Learning the art of teaching
Good news: Teaching and learning are back in vogue. This brilliant article by GothamSchools’ Elizabeth Green is the latest in a series of prominent pieces that begin to pry open the “black box” of the classroom, a topic that has been largely ignored in the policy sphere in favor of structural reforms. Green asks: Can we teach good teaching? Doug Lemov, a founder of the highly-regarded Uncommon Schools chain of charters, was plagued by the problem of “good people failing.” So he hit the data, looking for teachers whose students were excelling, and then interviewed, observed, and studied these successful instructors to find specific behaviors that might be taught to other teachers. (This is very similar to Teach For America’s effort that we reported on last week.) The result is Teach Like a Champion: The 49 Techniques That Put Students on the Path to College, which will be published in April. There’s No. 22: The Cold Call, which might also be known as the Socratic Method, or No. 43: Positive Framing, which encourages commands using “do” rather than “don’t.” Lemov is seeing promising results so far. Perhaps more importantly, he’s pushing against the reform movement’s conventional wisdom that great teachers are born, not made. With three million classrooms to fill, and not enough “superstar teachers” to go around, that’s good news indeed.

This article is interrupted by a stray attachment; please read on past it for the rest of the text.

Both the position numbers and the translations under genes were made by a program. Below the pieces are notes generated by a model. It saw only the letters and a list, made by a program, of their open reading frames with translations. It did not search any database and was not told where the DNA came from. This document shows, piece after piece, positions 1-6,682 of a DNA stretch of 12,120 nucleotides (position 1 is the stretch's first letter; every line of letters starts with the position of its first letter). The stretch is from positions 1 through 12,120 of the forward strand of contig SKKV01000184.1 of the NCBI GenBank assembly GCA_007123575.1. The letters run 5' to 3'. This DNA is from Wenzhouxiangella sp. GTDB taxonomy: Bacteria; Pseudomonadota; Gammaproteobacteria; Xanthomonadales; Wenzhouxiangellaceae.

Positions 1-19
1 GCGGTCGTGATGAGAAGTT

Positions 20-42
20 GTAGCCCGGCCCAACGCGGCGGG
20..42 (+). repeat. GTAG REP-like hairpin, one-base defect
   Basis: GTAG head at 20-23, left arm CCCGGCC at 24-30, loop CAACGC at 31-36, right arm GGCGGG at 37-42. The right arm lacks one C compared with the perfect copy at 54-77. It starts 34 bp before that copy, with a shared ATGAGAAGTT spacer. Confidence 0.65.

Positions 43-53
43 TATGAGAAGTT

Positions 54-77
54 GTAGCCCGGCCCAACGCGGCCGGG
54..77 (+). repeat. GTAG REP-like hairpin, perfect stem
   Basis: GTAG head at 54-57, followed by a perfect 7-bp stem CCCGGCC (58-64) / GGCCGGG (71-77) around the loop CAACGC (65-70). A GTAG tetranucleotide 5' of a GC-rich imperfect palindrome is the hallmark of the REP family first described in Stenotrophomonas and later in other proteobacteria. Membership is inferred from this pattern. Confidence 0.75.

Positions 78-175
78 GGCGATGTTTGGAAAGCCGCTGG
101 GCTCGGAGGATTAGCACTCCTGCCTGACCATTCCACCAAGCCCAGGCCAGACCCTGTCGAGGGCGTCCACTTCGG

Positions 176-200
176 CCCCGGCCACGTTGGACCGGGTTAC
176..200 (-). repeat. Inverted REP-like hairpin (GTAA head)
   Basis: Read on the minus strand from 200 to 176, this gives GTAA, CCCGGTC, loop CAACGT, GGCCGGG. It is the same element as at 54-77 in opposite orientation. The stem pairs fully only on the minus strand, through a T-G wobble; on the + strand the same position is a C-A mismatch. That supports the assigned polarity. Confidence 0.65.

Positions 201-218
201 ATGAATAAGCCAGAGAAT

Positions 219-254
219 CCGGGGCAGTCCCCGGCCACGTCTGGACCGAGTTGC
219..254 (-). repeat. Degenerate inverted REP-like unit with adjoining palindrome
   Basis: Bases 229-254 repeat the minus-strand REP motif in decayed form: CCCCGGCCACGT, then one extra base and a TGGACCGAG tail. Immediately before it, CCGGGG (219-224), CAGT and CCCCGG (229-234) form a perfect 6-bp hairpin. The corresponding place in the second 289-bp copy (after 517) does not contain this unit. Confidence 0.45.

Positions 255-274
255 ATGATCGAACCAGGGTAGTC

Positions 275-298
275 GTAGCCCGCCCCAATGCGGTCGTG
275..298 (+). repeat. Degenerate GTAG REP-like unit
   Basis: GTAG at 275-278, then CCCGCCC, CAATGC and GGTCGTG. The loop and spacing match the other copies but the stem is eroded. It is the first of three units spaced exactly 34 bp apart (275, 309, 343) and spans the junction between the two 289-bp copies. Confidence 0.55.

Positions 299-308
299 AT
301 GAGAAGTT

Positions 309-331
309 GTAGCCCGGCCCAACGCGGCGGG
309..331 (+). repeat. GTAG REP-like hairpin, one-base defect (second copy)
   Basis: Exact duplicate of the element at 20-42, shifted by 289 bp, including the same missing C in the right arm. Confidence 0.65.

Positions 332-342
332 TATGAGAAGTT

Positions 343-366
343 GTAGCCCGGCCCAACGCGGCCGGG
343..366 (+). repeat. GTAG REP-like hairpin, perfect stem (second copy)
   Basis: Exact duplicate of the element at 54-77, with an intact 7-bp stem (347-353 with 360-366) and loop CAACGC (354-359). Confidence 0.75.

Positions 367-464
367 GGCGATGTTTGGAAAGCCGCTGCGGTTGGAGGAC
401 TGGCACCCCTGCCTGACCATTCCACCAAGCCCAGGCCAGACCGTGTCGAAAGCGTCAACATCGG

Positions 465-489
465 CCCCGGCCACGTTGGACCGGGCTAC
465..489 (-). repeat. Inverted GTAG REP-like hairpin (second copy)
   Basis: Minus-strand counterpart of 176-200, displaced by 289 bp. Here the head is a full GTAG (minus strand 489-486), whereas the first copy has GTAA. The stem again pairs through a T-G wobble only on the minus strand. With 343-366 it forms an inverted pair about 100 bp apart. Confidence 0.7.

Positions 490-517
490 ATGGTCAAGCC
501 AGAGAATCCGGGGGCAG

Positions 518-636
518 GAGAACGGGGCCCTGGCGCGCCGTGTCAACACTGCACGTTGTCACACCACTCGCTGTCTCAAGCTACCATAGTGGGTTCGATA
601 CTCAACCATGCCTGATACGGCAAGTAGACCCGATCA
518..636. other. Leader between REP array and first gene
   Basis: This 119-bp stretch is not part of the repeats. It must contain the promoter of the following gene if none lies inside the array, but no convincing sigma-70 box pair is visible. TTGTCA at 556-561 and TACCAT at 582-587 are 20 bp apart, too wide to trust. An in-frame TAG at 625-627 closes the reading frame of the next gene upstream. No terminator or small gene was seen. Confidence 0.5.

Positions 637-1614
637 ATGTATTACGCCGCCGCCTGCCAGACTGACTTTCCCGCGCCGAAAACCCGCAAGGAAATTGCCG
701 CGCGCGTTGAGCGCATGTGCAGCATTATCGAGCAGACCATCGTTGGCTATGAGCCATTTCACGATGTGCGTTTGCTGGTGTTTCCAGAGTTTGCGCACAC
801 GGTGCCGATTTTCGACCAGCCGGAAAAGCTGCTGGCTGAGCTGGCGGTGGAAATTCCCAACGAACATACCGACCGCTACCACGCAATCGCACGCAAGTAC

“Building a Better Teacher,” by Elizabeth Green, New York Times Magazine, March 7, 2010